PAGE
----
Political

The influence of Scandinavism as a Scandinavist political movement was in the middle of the nineteenth century between the First Schleswig War (1848–1850) and the Second Schleswig War (1864).

The Swedish king also proposed a unification of Denmark, Norway and Sweden into a single united kingdom. The background for the proposal was the tumultuous events during the Napoleonic Wars in the beginning of the century. This war resulted in Finland (formerly the eastern third of Sweden) becoming the Russian Grand Duchy of Finland in 1809 and Norway (de jure in union with Denmark since 1387, although de facto treated as a province) becoming independent in 1814, but thereafter swiftly forced to accept a personal union with Sweden. The dependent territories Iceland, the Faroe Islands and Greenland, historically part of Norway, remained with Denmark in accordance with the Treaty of Kiel. Sweden and Norway were thus united under the Swedish monarch, but Finland's inclusion in the Russian Empire excluded any possibility for a political union between Finland and any of the other Nordic countries.

The end of the Scandinavian political movement came when Denmark was denied the military support promised from Sweden and Norway to annex the (Danish) Duchy of Schleswig, which together with the (German) Duchy of Holstein had been in personal union with Denmark. The Second war of Schleswig followed in 1864, a brief but disastrous war between Denmark and Prussia (supported by Austria). Schleswig-Holstein was conquered by Prussia and after Prussia's success in the Franco-Prussian War a Prussian-led German Empire was created and a new power-balance of the Baltic sea countries was established. Scandinavian Monetary Union, established in 1873, lasted until World War I.

See also

Notes

  1. ^ Danish, Swedish and archaic (Dano-)Norwegian: Skandinavien, Norwegian, Faroese and Finnish: Skandinavia, Icelandic: Skandinavía, Sami: Skadesi-suolu/Skađsuâl

References

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  4. ^ a b c "Scandinavia". Encyclopædia Britannica. 2009. Retrieved 28 October 2009. Scandinavia, historically Scandia, part of northern Europe, generally held to consist of the two countries of the Scandinavian Peninsula, Norway and Sweden, with the addition of Denmark. Some authorities argue for the inclusion of Finland on geologic and economic grounds and of Iceland and the Faroe Islands on the grounds that their inhabitants speak Scandinavian languages related to those of Norway and Sweden and also have similar cultures.
  5. ^ John Harrison, Michael Hoyler, Megaregions: Globalization's New Urban Form? (p. 152), Edward Elgar Publishing, 2015
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  7. ^ a b c "Facts about the Nordic region". Nordic Council of Ministers & Nordic Council. 1 October 2007. Archived from the original on 8 February 2018. Retrieved 25 March 2014. Denmark, Finland, Iceland, Norway, Sweden and the Faroe Islands, Greenland and Åland work together in the official Nordic co-operation.
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External links

Animal Planet Nordic

Animal Planet Nordic is a television channel broadcasting nature-related documentaries to the Nordic countries.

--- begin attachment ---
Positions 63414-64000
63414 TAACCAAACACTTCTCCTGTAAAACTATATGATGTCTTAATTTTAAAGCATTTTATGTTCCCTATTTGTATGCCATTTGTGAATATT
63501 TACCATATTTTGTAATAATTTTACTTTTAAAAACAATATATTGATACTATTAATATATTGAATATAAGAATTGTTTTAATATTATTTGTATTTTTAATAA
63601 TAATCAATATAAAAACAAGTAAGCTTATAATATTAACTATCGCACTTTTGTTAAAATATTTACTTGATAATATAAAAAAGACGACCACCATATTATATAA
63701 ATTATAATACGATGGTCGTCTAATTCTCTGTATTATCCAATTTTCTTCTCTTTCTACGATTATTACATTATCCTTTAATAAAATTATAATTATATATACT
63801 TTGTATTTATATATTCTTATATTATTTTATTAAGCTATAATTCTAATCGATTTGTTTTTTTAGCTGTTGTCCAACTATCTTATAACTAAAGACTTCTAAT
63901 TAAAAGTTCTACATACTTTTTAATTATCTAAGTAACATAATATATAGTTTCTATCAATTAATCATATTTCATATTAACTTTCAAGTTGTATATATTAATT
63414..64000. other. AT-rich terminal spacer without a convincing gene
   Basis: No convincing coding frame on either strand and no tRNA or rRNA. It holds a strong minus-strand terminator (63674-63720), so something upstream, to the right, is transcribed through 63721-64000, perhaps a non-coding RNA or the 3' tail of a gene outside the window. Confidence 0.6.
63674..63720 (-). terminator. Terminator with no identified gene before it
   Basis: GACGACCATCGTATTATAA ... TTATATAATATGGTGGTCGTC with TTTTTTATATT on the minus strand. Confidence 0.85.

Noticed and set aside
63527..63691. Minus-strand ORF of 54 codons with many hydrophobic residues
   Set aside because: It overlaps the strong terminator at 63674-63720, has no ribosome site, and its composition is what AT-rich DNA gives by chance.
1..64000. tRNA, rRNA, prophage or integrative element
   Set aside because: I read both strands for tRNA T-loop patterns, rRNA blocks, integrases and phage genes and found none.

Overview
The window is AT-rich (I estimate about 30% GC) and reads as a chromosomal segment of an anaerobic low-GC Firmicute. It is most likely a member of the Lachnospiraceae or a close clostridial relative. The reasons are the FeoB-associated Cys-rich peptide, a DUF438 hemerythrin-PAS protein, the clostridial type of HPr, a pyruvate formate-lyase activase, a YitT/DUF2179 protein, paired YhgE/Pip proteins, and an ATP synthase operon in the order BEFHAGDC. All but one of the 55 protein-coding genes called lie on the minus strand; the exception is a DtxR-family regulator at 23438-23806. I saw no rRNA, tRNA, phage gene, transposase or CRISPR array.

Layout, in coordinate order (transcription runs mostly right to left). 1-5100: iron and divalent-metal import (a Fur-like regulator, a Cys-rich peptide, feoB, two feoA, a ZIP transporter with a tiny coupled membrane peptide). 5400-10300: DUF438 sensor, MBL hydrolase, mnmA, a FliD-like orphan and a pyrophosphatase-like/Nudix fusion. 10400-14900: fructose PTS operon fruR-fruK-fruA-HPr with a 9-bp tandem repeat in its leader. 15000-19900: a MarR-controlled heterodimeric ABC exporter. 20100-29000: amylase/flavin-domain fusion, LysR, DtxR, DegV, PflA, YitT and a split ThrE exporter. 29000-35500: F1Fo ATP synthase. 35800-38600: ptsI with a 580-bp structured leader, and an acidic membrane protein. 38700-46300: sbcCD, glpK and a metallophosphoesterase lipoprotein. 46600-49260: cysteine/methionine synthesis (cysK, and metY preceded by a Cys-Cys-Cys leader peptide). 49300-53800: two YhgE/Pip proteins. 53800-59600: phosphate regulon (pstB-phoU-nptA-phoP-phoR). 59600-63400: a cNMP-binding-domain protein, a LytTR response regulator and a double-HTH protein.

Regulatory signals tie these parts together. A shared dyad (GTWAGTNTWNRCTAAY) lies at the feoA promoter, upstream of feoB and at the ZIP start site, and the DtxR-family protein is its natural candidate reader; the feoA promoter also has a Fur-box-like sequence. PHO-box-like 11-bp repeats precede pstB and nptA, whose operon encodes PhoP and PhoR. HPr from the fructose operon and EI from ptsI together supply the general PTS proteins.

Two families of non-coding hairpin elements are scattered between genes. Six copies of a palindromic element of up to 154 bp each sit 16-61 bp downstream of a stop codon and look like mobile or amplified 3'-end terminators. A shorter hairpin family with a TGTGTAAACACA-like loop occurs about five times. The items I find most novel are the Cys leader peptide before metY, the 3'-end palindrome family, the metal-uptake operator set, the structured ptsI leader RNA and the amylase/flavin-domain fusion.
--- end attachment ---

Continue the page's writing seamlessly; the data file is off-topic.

Animal Planet was launched in the Nordic region in 1997. In 2001, the channel received a license to broadcast in the digital terrestrial network in Sweden. By 2008, the channel had regularly been one of the twenty most watched channels in Sweden for a few years. From 2007, the channel is also broadcast terrestrially in Norway via the RiksTV package.

For its first ten years in existence, the channel used a logo with a globe and an elephant which was also used by its sister channels. On 1 October 2008 the channel switched a new logo, which had previously been adopted by Animal Planet in the United States.A high-definition version of the channel, called Animal Planet HD, was launched on 3 February 2009. That made the Nordic region the first region to get a high-definition version of Animal Planet after the United States. The high-definition channel used to have a separate schedule in order to broadcast only high-definition programmes.Animal Planet Nordic has been replaced by the pan-European feed. The commercials on Animal Planet Europe show three air times depending on the country you live in. The Eastern European timezone is marked with "Suomi" for Finnish viewers.Programs shown on the channel include:

Animal Cops: Houston

Animal Cops: Philadelphia

Animal Cops: Phoenix

Animal Crackers

Big Cat Diary

Meerkat Manor

Monkey Life

Natural World

Orangutan Island

The Planet's Funniest Animals

Untamed & Uncut

Wildlife SOS

Wild Europe

Up Close and Dangerous

Archdeacons in the Diocese in Europe

The archdeacons in the Diocese in Europe are senior clergy of the Church of England Diocese in Europe. They each have responsibility over their own archdeaconry, of which there are currently seven, each of which is composed of one or more deaneries, which are composed in turn of chaplaincies (as opposed to the parishes of the mainland and Manx dioceses). They share this task with running a local church in their area, although the Diocese in Europe is working towards a new system whereby there will be four full-time archdeacons instead. Colin Williams became a full-time Archdeacon for both the Eastern archdeaconry and that of Germany and Northern Europe ("Archdeacon of Europe") in September 2015, based in Frankfurt, Germany.The current roles of archdeacons are set down in the diocese's 1995 constitution.